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Hard Corps: Uprising (Xbox 360) artwork

Hard Corps: Uprising (Xbox 360) review


"Just by looking at one or two images of Hard Corps: Uprising, you can tell it's a product of Arc System Works, or, "those dudes that made Guilty Gear". With 2D graphics, colorful worlds, fluid animation, and characters that could pass for GG fighters, it has a distinct familiarity to it. Hell, Bahamut, the protagonist, could pass for Sol Badguy's long lost brother!"



Just by looking at one or two images of Hard Corps: Uprising, you can tell it's a product of Arc System Works, or, "those dudes that made Guilty Gear". With 2D graphics, colorful worlds, fluid animation, and characters that could pass for GG fighters, it has a distinct familiarity to it. Hell, Bahamut, the protagonist, could pass for Sol Badguy's long lost brother! To beat a dead horse further, if Konami had gathered a group of nerds into a room and showed them footage of the game, way before it was even announced, they'd probably wet themselves at the prospect of a Guilty Gear shoot-em-up. Now... the last time Konami outsourced their Contra franchise, specifically the Hard Corps line, it was an epic trainwreck. And while having Arc System Works develop the latest incarnation sounds promising, there is potential for derailment, especially with it already sounding like a GG spin-off.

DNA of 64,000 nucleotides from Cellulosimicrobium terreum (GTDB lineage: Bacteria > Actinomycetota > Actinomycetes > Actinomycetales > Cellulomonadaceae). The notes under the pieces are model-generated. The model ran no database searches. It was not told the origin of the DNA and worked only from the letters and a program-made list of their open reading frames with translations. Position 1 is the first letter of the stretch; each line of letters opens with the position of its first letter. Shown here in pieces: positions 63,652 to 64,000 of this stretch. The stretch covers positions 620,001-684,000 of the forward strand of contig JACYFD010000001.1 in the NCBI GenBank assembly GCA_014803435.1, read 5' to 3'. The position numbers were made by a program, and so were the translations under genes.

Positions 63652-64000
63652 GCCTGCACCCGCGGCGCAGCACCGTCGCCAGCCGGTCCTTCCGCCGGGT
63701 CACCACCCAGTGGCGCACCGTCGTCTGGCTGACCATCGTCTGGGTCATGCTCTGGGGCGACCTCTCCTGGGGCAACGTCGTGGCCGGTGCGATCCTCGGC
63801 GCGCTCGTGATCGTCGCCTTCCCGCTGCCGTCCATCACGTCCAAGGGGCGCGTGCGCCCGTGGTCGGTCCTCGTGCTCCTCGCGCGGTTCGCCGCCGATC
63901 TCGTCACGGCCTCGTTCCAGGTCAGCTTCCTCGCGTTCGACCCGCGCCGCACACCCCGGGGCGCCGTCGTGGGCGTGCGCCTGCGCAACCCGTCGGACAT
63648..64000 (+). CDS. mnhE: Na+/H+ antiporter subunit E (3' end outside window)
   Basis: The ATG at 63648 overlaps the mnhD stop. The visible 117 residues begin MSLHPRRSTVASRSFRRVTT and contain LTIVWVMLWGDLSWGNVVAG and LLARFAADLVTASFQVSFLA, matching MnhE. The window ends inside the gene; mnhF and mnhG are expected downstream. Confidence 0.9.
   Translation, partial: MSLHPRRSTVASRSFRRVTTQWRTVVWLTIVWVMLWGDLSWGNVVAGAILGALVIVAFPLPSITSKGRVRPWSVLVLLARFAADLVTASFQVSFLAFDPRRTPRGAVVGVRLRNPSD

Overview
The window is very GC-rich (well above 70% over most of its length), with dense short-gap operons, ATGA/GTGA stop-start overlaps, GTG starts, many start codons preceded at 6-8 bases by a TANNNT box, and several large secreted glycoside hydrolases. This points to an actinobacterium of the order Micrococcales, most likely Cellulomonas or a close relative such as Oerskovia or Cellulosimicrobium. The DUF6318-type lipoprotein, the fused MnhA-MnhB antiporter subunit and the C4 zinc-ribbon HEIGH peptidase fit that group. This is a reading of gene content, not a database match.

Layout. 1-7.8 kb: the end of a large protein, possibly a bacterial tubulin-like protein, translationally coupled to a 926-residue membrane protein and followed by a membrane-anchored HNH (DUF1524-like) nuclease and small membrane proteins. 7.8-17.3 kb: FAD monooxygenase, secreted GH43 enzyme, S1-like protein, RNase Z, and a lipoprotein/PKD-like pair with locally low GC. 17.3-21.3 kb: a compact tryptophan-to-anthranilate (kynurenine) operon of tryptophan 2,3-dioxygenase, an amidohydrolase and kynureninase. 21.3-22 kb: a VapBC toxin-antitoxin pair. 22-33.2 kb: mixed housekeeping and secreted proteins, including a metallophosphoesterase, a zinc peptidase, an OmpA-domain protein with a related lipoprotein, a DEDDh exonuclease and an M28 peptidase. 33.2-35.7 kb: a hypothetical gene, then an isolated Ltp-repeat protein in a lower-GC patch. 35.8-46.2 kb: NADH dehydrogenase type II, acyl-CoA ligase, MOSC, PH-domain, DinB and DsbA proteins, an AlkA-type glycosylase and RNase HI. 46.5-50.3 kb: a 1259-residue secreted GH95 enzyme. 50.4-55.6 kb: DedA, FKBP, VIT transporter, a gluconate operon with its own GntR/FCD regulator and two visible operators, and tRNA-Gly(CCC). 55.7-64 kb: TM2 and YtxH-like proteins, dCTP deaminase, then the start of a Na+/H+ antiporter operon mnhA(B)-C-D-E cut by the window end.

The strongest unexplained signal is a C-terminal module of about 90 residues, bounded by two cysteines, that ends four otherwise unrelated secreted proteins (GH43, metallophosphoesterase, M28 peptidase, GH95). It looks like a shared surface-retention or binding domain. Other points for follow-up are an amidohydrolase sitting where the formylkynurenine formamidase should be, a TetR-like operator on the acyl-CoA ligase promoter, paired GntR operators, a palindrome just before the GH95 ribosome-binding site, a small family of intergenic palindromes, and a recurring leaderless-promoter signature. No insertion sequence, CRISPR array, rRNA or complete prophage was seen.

Well, I highly doubt they could replicate the magic of Appaloosa, even if they tried with all their hearts, and with that said, they've cranked out a very Contra-y release. Before you start having a joygasm, note that I said Contra-y, and not Hard Corps-y. If you are a fan of the more casual Contras, like III and Neo, you'd likely enjoy this, but if you were expecting a legit Hard Corps successor, you're in for a huge letdown. The game moves surprisingly slow with the rate of enemies appearing on-screen. The red shirts, or red hoodies, I should say, pop-up at a lax rate, making it very embarrassing to get hit by one if you're not busy taking out the equally generic, stationary baddies from the other side of the screen. I should mention there's a dash button, but I don't play Contra stages to run through them as fast as possible, I play for manly shooting action!

What's worse is how horribly repetitive the first stages are. Here's the basic flow:

Scrolling Segment ---> Mini-Boss ---> Similar Scrolling Segment + One Additional, Useless Enemy ---> Boss